• Pesky pests and lack of pollination. While having a greenhouse can help you control most of what your plants come in contact with, one or two plants carrying pests like whiteflies or other diseases can quickly spread to the rest of your plants, sabotaging your entire crop. Careful precautions must be taken to eliminate any pests or diseases to make sure your next crop won’t be affected.

Implementing greenhouse growing can be an excellent investment when carefully planned, built, and maintained, creating the potential for an increase in revenue or a means of saving on your monthly grocery bill. Make sure to research all of your options before committing to one style or method.

As always, MidAtlantic Farm Credit is dedicated to providing agricultural expertise and a positive customer experience, so if you’re wondering if a greenhouse will fit into your business plan or what your options are on financing, contact your MAFC loan officer today or give us a call at 888.339.3334.

6 comments

  • Hi there. Greenhouse Please send me instructional videos or PowerPoint. Grateful

  • Thanks for your comment and we hope our article was helpful. We do have another post that might interest you about Greenhouse Maintenance and Upkeep, however we don’t currently have any instructional videos or slideshows pertaining to Greenhouse growing but we’ll be sure to take this into consideration for future posts.

  • Generally a good article; however, I noted that in your section on “Pesky Pests and Lack of Pollination” you do not discuss pollination at all. Is there a connection between the “pesky” pests and pollination? Not sure. It would be nice to also learn about the pollination process, what it normally contributes, what the impact of not having it in greenhouses is, etc. That sort of thing.

  • Thanks for your comment Bob! The disadvantage I was referring to is that the balance is somewhat difficult to find here. In order for most plants to produce fruits or vegetables, we do need some insects to pollinate which would mean either finding alternative ways to pollinate our plants or opening the doors and potentially letting in some of the “pesky pests” that could jeopardize the health of our plants.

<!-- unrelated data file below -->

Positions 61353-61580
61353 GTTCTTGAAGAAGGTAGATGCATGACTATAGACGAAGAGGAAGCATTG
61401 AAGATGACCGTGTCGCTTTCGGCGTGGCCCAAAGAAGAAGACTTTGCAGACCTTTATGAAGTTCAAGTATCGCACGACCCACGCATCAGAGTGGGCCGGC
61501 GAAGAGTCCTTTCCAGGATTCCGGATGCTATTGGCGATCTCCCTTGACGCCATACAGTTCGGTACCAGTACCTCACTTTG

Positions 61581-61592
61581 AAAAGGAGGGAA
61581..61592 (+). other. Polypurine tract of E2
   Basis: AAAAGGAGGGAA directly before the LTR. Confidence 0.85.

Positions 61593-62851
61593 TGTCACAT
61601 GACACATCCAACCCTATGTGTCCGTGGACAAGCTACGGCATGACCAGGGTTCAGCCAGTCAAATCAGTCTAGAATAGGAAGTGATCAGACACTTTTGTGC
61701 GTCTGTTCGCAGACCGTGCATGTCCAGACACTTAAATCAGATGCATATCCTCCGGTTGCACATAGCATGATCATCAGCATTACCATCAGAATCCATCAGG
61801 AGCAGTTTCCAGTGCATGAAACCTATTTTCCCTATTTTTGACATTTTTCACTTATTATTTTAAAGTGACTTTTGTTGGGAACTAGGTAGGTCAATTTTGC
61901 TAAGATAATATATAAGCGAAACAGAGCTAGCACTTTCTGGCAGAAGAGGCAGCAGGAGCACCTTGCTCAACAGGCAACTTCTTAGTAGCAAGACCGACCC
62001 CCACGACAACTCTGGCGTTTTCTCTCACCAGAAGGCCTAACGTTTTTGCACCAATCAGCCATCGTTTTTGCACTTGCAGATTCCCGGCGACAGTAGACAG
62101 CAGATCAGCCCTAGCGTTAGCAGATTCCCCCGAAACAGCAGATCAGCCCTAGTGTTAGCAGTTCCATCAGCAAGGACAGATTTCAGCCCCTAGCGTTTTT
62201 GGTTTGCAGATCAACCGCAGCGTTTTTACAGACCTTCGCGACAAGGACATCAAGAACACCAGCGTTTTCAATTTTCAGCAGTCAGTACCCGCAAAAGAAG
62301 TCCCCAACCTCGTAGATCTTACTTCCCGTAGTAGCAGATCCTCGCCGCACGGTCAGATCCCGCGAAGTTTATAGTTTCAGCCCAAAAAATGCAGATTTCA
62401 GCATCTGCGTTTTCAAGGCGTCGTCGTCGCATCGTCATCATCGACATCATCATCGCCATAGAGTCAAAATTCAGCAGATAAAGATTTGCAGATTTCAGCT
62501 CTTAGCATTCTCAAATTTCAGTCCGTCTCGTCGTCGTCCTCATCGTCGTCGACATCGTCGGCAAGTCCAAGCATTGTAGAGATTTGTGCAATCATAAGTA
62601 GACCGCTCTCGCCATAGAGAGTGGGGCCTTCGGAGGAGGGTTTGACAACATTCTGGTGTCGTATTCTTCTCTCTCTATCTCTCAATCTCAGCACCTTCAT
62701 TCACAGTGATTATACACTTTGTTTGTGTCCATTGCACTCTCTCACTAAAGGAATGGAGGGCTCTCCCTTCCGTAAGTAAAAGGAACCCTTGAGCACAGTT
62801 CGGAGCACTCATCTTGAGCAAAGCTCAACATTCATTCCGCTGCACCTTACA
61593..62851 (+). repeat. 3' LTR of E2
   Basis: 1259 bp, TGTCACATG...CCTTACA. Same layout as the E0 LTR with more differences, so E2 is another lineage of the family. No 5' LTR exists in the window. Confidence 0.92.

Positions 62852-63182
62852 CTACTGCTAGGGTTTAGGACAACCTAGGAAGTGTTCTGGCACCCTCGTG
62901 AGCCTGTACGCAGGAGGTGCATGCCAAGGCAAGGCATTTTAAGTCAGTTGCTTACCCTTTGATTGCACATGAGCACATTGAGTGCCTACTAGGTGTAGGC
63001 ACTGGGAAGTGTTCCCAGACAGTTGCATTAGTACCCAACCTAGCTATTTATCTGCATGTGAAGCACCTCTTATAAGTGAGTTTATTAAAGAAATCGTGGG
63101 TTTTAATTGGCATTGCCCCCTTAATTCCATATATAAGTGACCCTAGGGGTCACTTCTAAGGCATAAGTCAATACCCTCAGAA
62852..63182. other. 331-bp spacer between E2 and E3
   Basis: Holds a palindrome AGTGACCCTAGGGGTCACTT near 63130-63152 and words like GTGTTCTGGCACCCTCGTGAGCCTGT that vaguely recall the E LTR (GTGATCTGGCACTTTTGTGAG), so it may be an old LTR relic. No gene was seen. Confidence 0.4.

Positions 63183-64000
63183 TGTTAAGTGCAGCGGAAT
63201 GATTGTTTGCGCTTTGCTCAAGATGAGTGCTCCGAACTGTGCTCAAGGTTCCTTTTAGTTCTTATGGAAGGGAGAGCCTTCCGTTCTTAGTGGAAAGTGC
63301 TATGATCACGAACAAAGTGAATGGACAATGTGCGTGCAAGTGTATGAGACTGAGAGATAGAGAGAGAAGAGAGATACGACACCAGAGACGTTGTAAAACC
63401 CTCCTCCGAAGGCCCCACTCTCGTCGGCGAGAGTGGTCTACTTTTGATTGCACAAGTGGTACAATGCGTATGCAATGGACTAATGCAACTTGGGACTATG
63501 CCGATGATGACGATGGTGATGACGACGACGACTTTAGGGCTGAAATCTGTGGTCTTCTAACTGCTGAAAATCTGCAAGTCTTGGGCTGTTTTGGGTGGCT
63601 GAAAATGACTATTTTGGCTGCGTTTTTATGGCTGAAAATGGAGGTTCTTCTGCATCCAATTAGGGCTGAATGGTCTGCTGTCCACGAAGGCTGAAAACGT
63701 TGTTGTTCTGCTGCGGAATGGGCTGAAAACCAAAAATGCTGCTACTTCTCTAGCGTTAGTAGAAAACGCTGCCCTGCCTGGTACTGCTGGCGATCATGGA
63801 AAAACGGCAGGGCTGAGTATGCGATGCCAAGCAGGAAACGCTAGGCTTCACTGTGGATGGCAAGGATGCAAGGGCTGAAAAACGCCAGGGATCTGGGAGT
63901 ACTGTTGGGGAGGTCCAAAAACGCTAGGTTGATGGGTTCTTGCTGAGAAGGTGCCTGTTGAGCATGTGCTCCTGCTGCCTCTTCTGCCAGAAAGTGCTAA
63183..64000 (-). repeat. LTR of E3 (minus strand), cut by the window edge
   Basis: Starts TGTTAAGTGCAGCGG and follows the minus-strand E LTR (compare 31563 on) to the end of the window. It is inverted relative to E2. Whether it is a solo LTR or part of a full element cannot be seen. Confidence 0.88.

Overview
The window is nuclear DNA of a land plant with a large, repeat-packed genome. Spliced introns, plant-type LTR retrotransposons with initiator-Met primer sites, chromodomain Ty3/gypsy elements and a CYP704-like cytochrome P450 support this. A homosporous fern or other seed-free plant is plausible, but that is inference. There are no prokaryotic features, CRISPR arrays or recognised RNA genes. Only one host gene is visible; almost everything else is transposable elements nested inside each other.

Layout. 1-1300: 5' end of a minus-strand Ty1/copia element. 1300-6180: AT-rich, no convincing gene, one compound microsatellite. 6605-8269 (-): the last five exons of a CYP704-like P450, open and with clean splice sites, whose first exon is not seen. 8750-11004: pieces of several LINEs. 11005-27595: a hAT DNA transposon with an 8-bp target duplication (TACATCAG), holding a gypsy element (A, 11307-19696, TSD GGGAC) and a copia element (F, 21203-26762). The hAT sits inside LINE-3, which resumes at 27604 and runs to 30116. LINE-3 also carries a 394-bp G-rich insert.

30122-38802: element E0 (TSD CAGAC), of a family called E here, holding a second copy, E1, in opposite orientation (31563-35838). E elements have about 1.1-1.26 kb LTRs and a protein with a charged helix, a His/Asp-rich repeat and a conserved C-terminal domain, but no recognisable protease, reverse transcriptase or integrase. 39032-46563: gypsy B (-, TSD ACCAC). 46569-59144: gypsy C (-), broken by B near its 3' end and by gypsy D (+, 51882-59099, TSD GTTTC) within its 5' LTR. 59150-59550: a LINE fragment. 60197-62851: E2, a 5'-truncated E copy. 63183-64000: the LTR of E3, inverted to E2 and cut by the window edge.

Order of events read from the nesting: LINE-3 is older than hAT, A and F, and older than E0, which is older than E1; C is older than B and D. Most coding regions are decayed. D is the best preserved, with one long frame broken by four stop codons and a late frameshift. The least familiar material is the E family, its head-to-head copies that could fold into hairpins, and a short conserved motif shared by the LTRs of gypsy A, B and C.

As for pollination, this involves the transfer of pollen from the male part of the plant to the female part to complete fertilization and develop the seed needed to produce fruit. There are different ways this can happen. While some plants are capable of self-pollination, others require manipulation, which includes wild (insects) and human assisted methods. Depending on what you’re growing or looking to grow, not having a pollination strategy would greatly affect your harvest quantity and quality.

    -Meaghan

  • I need more information

  • Rufai, We’re happy to assist you.

    If you’re looking for more resources on greenhouse growing, here are some more blog posts we wrote on the subject:
    Contract Growing for Greenhouses
    Greenhouse Maintenance and Upkeep

    If you’re looking for financing options, we currently service Maryland, Delaware, and areas of Pennsylvania, Virginia and West Virginia. You can request financing information here, or if you’re somewhere else in the United States or Puerto Rico, visit farmcredit.com to find the closest Association to you.

    Please let us know if there’s anything else we can help you with!
    -Meaghan

  • Nice Post Meaghan! Really very informative blog on advantages and disadvantages of greenhouse cultivation. Implementing greenhouse gardening can be an excellent investment when carefully planned, built, and maintained, creating the potential for an increase in revenue. Make sure to research all of your options before committing to one style or method. Thanks for sharing the post.